Seeing these old favorites again, I had a revelation that a cancelled TV show is like a dead friend or relative. You mourn the loss of both and grieve their passing. These are people you saw on a regular basis. You invited them into your home, and shared in their laughter. And then suddenly they’re gone, never to appear again. Except in reruns, of course, which led to another thought:
The afterlife is kinda like syndication.
I’d expound on that thought further, but the preseason is about to begin and I’m ready for some football. Go, Broncos!
Sometimes, you’ve just gotta recharge your batteries. Tara has been working a lot of long hours lately, and craved a weekend getaway. When she suggested an impromptu adults-only trip to the Oregon coast, who was I to argue? We were able to find a last-minute deal on a beach house in Pacific City, and headed out Friday afternoon for a much-needed break.
Only, I almost died before we reached our destination. We stopped at a roadside farm stand/general store for some fresh produce; it was one of those places that has a whole bunch of samples set out. Little plastic cups filled with mustards, jams, dips, and hot sauces. For some reason, I thought it would be a good idea to try a ghost pepper hot sauce.
It was not a good idea to try a ghost pepper hot sauce.
I dipped a pretzel stick in the cup of hot sauce. No big deal, right? It wasn’t…until I put the pretzel stick in my mouth. The second it hit my tongue, I knew I had made a grievous error. To say it burned is an understatement. It actually scorched my tongue and the roof of my mouth. I stumbled to a glass display case filled with beverages and grabbed a carton of chocolate milk. My mouth burned for the next twenty minutes, no exaggeration.
And I like spicy foods! But this hot sauce was in a league all its own.
You’d Be Amazed What You Can Cook On An Electric Skillet
We had driven through Pacific City before, but never stayed there. It’s much less touristy than some of the other Oregon coast towns like Newport, Lincoln City or Seaside. We were able to snag a cozy studio on the middle level of a beautiful house on a bluff with a view of the Pacific Ocean. It had a bed, love seat, dining table, and kitchenette. Unfortunately, there was no stove – but we made do with an electric skillet (two, in fact, since we’d brought one from home). We ended up cooking all our meals there, instead of going out to eat. It was hard to resist being able to relax and take in such a nice view! We had pasta with bay shrimp and asparagus the first night, bacon and eggs Saturday morning, steamed clams and New York steaks that evening, and scrambled eggs with English muffins Sunday. Everything was cooked in the skillets.
Oh. We might also have had a few Bloody Marys. And evening cocktails. R&R, remember?
Mostly our weekend was all about doing a whole lot of nothing much. We went for a walk on the beach Saturday morning, but other than a couple of runs to the grocery store in town, stayed in the house or on the deck, listening to music and reading.We attempted a jigsaw puzzle. Tara “napped.” (Right, mom)?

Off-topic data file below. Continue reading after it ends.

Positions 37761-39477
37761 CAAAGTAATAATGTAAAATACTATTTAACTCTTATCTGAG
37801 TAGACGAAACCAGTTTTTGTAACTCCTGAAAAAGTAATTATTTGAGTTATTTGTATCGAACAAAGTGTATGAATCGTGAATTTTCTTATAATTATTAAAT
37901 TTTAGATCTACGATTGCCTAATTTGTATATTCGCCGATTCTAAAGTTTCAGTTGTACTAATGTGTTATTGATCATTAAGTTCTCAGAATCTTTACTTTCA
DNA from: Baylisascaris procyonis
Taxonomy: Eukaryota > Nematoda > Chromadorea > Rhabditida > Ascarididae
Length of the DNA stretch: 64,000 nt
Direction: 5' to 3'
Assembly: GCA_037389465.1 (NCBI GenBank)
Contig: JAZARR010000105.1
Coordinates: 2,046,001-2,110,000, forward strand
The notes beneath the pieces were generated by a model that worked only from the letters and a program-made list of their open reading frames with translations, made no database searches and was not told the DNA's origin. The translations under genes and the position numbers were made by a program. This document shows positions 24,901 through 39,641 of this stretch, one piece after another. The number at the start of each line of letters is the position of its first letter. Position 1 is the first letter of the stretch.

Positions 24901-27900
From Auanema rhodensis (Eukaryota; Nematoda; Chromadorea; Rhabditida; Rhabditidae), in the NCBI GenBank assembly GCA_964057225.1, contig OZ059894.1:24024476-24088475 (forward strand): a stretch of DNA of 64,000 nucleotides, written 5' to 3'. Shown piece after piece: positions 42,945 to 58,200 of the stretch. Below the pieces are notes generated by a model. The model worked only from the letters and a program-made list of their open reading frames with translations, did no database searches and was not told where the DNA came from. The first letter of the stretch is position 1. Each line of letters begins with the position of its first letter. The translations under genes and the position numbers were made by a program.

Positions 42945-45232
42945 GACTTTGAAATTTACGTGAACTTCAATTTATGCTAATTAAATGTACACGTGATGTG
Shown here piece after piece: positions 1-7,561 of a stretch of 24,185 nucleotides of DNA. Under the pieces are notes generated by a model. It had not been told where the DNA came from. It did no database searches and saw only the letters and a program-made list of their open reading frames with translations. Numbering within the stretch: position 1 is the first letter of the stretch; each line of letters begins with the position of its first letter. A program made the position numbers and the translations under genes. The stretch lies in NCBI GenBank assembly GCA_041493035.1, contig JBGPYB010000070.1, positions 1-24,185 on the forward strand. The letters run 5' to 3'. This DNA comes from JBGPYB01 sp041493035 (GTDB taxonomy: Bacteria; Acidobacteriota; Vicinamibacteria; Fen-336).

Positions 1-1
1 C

The Giant Sand Dune: My White Whale
Checkout was noon on Sunday. On our way out of town, we stopped at the beach, because all weekend the sand dune at Cape Kiwanda was taunting me. This is no ordinary dune; it’s 220′ feet high and features an expansive view of the coast. I decided to tackle the arduous task of climbing up.
That black strip running horizontally near the top is a stone ledge where people can sit and take in the view. That was my destination.
“Have fun!” Tara said. “I’ll be checking out these tide pools over here.”
Smart woman, my wife. One thing I did not anticipate was how hot the sand would be. I was barefoot, because trying to make that climb with footwear would have been even more difficult. And it was nice and sunny, whereas the day before had been mostly overcast and cool. After two or three steps, I discovered my feet were sinking into the deep sand…and it was hot in there. But I’m a stubborn guy, so I kept going, one step at a time. Had to pause on my way up three or four times and sit down because, holy hell, my legs were rubbery and felt like jelly after a couple of minutes. Eventually, I made it to the ledge, and was rewarded with a stunning view.
After that adventure, it was time to begin the trek home. We got back around 3:30, and spent the rest of the evening recuperating.
Here are some more pics from our wonderful weekend getaway!
August came in with a rumble this morning. Tara woke me from a sound sleep to inform me it was “thundering out.” Before I could even question whether thundering was a legitimate word, it started thundering out. Woohoo! That woke me up. It was right overhead, too. That’s the best kind of thunderstorm.
So. August. Months ago, in looking at the calendar, I realized this would be the busiest month of the year for us. We have two trips planned (Oregon coast, Nevada). Two concerts to attend (Tom Petty & The Heartbreakers, Beck). The Clark County Fair. The Bite of Oregon. And Heidi and Ross, whose wedding we attended in May, are planning a tentative visit. Whew! Somehow, we’ve got to squeeze other things in there. Like work. And breathing.
As busy as this summer has been, it doesn’t really feel like we’ve done anything. I mean, we have – there was that trip to California and all – but I think we set the bar high for ourselves the past two years. It’s harder now, especially with a kid (albeit a pretty special one) living with us full-time – not to mention Tara’s work demands. She’s been in the office more weekends than not. All the more reason why we are looking forward to our adults-only weekend getaway in Pacific City…which begins today!